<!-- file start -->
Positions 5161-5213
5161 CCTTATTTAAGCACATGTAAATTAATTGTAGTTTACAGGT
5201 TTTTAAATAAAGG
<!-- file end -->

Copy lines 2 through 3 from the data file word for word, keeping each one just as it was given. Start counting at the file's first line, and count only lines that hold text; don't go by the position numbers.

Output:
5161 CCTTATTTAAGCACATGTAAATTAATTGTAGTTTACAGGT
5201 TTTTAAATAAAGG